When the tourism trade or the top tourist countries are talked about Egypt's name definitely comes up as, it is a country whose economy heavily depends on the tourist trade in terms of the employment as well as the foreign currency income, but when the artifacts that belong to Egypt are found in other countries it affects the tourism for Egypt as they don't get the tourism that they deserve because of it and since Egypt highly depends on its tourism, the artifacts belonging to it needs to get returned. Because the Egyptian government understands the importance of tourism it has been trying to increase it by introducing more and more attractive offers and packages for the tourists and also, by internationally commercializing the tourist spots in Egypt to increase the awareness and to attract more and more tourists. The Egyptian government had the target of reaching 14 million visitors by 2011 (Merryman, 2006).
Artifacts; a reminder of an oppressive past
This illegal or unfair way of keeping the artifacts reminds the people of the oppressive past that their ancestors had to face, for example; at the moment the Rosetta stone is being kept in a museum in London and although the Egyptian government has asked the British government to return their artifact but it has not happened yet, similarly, the Nigerian government has been requesting the British government to return 700 of the Benin Bronzes but their requests are constantly being denied by the British government. This refusal of the requests, rather the denial of the laws by the British government clearly reminds one of the political powers that Britain once imposed on the other nations, now it is doing this by showing a sort cultural ownership of the artifacts that actually belong to other nations. This kind of behavior is what prevents the people from forgetting the oppressive past and the injustices done to their ancestors (Merryman, 2006).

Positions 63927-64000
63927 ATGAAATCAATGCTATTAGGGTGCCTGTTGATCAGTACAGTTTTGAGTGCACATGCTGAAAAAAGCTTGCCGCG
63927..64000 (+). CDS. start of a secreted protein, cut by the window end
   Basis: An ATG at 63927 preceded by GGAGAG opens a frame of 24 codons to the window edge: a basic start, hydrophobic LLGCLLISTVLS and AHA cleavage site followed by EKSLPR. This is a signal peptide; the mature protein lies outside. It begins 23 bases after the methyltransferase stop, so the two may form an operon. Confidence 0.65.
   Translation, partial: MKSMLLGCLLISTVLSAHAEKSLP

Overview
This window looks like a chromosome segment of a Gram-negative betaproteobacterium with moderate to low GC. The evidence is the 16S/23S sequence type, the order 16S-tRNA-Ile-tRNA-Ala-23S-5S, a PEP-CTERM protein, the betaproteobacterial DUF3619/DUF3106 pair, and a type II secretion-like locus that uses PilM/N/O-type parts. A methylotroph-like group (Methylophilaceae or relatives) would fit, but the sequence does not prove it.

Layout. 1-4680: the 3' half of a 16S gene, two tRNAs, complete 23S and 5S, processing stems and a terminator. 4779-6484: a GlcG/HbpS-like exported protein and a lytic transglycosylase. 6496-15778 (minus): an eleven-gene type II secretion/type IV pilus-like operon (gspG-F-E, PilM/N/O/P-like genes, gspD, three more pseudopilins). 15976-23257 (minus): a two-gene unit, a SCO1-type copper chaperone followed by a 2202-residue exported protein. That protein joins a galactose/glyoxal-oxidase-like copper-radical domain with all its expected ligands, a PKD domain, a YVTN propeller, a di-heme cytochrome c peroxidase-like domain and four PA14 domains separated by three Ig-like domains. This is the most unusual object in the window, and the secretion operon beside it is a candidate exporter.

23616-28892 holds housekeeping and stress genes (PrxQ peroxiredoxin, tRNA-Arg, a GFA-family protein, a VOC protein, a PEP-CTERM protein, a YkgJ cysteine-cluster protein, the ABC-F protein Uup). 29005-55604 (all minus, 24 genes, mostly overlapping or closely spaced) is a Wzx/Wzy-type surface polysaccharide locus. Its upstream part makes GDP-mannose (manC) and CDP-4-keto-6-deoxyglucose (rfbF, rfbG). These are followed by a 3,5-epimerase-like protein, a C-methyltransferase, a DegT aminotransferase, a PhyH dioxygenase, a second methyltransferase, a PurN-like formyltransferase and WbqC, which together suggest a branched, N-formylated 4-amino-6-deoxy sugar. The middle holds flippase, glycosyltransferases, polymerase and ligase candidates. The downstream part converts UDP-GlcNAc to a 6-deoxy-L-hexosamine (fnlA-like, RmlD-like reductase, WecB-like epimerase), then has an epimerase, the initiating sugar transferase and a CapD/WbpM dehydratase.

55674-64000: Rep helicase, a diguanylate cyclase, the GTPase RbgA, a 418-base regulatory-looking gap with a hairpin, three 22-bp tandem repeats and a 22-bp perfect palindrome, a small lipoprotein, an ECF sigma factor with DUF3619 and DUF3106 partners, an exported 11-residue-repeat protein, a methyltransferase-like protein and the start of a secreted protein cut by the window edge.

Availability of better resources to move artifacts
In the past it was considered a difficult task to transfer an artifact from one place to another let alone a different country or continent. However, now this can be easily done as, now the technology has improved a lot, there are more resources and better equipment. Where, in the past there used to be the fear of damaging the artifacts in the process of transportation now, these chances are minimum as all the factors such as; suitable temperature, ideal environment, the amount of humidity etc., can be controlled. Therefore, the transferring was never as easy in the…[continue]
"Debate The Ethics Of Repatriation Egyptian Artifacts" (2011, October 27) Retrieved December 4, 2016, from http://www.paperdue.com/essay/debate-the-ethics-of-repatriation-egyptian-116504
"Debate The Ethics Of Repatriation Egyptian Artifacts" 27 October 2011. Web.4 December. 2016. <http://www.paperdue.com/essay/debate-the-ethics-of-repatriation-egyptian-116504>
"Debate The Ethics Of Repatriation Egyptian Artifacts", 27 October 2011, Accessed.4 December. 2016, http://www.paperdue.com/essay/debate-the-ethics-of-repatriation-egyptian-116504